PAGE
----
Physical health, cognitive performance and mental well-being are deeply connected to sleep quality. Unfortunately, across age groups, many people routinely fall short in getting the sleep they need. That can have a serious impact on health, increasing the risk of numerous diseases, decreasing cognitive performance and heightening the risk of mood disorders. Practicing better sleep hygiene — developing habits and creating an atmosphere with better, healthier sleep in mind — can help you to improve your sleep.
Sleep Hygiene Starts With Prioritizing
The first step to consistently better sleep is making sleep a priority and setting aside the correct amount of time each night. This can be difficult to do with family, professional and social demands and entertaining temptations steadily chipping away at your time. Ideally, you should be able to set aside about nine hours; enough time to prepare to sleep and time to get a full night’s sleep. Remember, prioritizing sleep is an important part of making your health a priority. Protect that prioritization of sleep. Guard your schedule. Embrace the awesome power of the word no. Once you set that first priority, the rest can follow.
There’s lots of demand for our dollars these days. However, for better sleep, make creating a comfortable bedroom as much of a priority as you can. Invest in a good mattress, quality sheets and comfort-enhancing blankets. If city lights or shiftwork sleeping schedules don’t allow you to sleep in the dark, invest in black-out curtains or heavy window shades.
Light, Temperature and Sound
Light is a major factor in the timing and quality of sleep. Like all life on earth, humans evolved to the 24-hour cycle of day and night. For most of our history, we’ve been active during the day, when we could see, and slept during the dark of night. This pattern of activity, the cycle of energy demand and rest, is a part of the mechanical operation of our bodies. Circadian rhythms influence countless bodily processes, all the way down to the daily activities of a single cell. Our circadian rhythm helps to regulate sleep and wake times and is influenced by external cues.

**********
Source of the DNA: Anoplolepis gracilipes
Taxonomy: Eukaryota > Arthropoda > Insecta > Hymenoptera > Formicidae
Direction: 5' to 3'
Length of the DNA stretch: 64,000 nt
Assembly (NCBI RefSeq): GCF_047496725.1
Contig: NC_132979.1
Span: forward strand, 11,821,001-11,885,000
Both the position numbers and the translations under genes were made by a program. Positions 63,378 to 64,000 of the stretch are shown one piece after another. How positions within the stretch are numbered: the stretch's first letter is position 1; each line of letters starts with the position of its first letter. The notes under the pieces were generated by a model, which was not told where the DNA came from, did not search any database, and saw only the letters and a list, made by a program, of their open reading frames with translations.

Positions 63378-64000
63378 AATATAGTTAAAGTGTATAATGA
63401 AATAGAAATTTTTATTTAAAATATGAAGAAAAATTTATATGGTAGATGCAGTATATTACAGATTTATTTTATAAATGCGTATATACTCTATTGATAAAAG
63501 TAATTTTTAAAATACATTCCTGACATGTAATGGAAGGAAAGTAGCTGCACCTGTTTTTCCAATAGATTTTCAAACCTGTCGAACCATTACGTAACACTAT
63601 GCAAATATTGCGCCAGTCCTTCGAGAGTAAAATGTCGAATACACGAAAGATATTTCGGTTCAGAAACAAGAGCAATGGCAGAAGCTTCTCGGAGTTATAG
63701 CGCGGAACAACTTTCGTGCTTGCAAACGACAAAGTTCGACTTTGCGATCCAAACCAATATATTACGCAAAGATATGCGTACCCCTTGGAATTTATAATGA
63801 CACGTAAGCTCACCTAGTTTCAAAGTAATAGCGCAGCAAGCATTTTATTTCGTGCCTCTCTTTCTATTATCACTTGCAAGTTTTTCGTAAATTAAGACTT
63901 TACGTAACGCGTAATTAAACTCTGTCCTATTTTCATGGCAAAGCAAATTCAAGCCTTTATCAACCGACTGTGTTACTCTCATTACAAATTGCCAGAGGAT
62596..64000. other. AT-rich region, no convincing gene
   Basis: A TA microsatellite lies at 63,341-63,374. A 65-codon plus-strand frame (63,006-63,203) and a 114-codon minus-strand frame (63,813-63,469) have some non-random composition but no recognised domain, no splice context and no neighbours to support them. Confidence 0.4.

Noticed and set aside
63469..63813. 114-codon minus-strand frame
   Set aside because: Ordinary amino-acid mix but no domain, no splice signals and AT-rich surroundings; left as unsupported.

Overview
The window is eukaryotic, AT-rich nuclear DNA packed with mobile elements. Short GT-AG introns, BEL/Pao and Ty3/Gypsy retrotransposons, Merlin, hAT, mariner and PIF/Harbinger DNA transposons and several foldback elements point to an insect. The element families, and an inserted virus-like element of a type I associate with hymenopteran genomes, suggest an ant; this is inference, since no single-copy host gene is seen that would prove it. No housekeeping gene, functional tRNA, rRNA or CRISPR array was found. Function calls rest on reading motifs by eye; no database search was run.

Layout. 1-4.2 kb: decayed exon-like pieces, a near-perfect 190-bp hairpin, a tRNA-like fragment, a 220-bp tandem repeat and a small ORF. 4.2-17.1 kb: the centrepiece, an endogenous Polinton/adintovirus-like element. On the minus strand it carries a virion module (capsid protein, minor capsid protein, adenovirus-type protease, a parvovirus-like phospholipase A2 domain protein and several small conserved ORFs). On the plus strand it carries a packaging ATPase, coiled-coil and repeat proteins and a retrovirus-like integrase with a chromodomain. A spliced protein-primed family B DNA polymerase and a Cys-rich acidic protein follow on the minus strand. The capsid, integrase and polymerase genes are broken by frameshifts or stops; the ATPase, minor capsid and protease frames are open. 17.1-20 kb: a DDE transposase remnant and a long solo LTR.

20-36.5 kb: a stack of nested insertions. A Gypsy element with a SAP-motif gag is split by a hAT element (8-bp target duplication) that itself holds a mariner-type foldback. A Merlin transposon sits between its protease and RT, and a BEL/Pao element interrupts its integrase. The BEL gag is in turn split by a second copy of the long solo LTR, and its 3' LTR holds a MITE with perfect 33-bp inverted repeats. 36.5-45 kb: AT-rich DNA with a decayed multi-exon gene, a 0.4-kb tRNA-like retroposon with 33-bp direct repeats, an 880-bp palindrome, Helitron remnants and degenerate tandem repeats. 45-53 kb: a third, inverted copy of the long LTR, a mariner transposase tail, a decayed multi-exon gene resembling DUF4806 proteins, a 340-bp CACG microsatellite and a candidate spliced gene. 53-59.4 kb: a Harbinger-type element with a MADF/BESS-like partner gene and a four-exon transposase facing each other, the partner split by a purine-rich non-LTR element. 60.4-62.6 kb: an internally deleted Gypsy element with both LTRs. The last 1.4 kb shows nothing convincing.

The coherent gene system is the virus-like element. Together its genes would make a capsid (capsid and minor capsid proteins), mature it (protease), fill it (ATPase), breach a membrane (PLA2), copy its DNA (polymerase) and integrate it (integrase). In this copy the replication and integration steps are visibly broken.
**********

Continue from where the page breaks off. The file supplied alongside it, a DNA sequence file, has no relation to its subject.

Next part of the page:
Light is the most powerful of those cues. And, in the modern world, we have a light problem. Most of us spend much of our time indoors, with far less natural light exposure than we have had for most of human history. We get too much light at the wrong times, thanks to artificial lighting that allows us to extend the day well into the night. Blue-light-producing devices, such as mobile phones, tablets and computers add to the excess light problem. Blue light and bright evening lights suppress the production of melatonin, a hormone that helps us to feel sleepy, delaying sleep timing.
For better sleep, get some bright morning light exposure daily. Increase your natural light exposure throughout the day, even if it is just through a window. Be mindful of bright artificial light exposure during the evening, especially during the two to three hours before bedtime. Avoid using blue light emitting devices during the two hours before bed. Ideally, keep your devices out of the bedroom. Don’t have a television in the bedroom.
You’ll sleep better with cooler temperatures. Try to keep your bedroom around 60 to 67 degrees. If you live in an urban area with traffic sounds, the occasional siren and other disruptive noises, consider using ear plugs, a fan or white noise device to keep those noises from interfering with your sleep.
Establish Habits and Routines
Habits and routines are your friend when it comes to optimal sleep hygiene and consistently enjoying great, refreshing sleep. Set a sleep and wake schedule: what time you’ll go to bed and what time you’ll get up each day. Stick to that schedule every day, including days off from work or school. Include time for an evening routine to help you leave behind the stress of the day and get relaxed, easing you into your night of sleep. Try meditation, a warm bath or some soothing music. Avoiding naps can help you to better stick with your desired sleep and wake times. Before too long, if you’re consistent with your schedule, you’ll find yourself naturally feeling tired at bedtime and getting up without the alarm clock.
Keeping regular rhythms in your life helps to support your sleep schedule. Regular mealtimes are another cue for the circadian rhythm and can also help avoid digestive disturbances that can be disruptive to sleep. Switch over to non-caffeinated beverages after lunch. Physical activity is another cue for the circadian rhythm and promotes better sleep at night. Develop the habit of getting regular physical activity or exercise daily, outside if possible, before 2:00 p.m. Exercising in the late afternoon or evening can disrupt your sleep timing.
Your Sleep Should Be a Priority
Developing great sleep hygiene will not only help to improve your sleep but will also help you to feel better overall. Good sleep is essential to your health and deserves to be a priority. Don’t ignore sleep problems. If consistently applying sleep hygiene doesn’t solve a sleep problem, work with your healthcare provider to find a solution.